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Intensive care generally refers to the care of patients who are critically ill or injured, thereby requiring constant monitoring, frequent assessment and thoughtful intervention to facilitate a successful recovery. A thorough understanding of human physiology and how to support or correct alterations from the norm is essential in the treatment of such patients. Critical illness often affects the entire body and a multi-system approach must be considered. This chapter will address fundamentals of physiology, pathology and treatment of patients you will encounter in an intensive care setting.
Simply, the cardiovascular system is composed of the heart and an extensive network of blood vessels. Its function is to deliver oxygen (perfusion) and nutrients to the entire body and take away the by-products of the body's utilization. While seemingly elementary, returning to this basic concept helps make the complexities of this intricate process understandable.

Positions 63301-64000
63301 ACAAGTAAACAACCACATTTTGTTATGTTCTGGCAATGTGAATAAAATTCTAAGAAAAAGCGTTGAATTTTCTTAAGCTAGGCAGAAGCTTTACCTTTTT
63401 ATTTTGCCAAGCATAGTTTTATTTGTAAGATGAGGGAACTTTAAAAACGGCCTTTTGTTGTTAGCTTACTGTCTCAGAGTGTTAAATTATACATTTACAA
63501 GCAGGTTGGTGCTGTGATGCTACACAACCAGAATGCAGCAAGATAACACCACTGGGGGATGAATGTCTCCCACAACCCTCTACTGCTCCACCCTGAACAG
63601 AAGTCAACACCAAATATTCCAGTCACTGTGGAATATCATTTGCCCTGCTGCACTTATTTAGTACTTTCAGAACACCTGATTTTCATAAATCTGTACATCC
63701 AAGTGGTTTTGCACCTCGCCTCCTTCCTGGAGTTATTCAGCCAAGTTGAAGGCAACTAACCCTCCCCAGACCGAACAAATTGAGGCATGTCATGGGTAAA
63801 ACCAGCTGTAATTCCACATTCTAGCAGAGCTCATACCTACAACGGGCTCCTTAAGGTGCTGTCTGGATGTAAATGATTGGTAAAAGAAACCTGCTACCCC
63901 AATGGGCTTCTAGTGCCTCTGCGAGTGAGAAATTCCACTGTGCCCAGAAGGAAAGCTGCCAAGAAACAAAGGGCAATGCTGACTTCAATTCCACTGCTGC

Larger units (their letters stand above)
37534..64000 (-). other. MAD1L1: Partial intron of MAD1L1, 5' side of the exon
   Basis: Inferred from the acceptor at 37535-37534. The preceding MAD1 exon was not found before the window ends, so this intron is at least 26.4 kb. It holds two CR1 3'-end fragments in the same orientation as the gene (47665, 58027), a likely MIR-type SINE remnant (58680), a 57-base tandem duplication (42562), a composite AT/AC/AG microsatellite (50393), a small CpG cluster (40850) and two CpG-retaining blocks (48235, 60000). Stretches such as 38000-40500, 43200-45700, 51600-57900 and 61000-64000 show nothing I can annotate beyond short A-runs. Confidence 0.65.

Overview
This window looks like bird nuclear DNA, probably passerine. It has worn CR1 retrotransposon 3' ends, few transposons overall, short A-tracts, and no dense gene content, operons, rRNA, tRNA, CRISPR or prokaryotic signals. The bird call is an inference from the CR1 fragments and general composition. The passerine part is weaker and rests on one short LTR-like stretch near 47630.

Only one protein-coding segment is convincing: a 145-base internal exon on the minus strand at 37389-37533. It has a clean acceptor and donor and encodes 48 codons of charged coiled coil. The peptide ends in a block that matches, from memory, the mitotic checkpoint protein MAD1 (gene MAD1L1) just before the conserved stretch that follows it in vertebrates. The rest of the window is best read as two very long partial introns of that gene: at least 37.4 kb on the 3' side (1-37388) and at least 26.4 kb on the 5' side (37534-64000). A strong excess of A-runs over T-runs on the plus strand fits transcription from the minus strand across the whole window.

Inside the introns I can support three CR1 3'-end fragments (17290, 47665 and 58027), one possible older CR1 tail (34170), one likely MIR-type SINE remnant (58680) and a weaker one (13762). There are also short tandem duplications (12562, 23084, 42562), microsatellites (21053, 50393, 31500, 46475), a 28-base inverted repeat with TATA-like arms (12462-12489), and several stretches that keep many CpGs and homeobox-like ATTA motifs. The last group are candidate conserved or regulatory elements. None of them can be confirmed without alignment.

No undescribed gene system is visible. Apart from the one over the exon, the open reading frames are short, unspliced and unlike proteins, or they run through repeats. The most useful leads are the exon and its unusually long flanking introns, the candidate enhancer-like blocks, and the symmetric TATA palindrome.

The heart has four chambers, four valves, and is composed of specialized conduction tissue; its purpose is to pump blood throughout the body. The heart itself is perfused by right and left coronary arteries arising directly from the aorta. The left coronary artery leaves the aorta and is referred to as the ‘left main stem’ before it bifurcates into the circumflex artery and the left anterior descending (LAD) artery.
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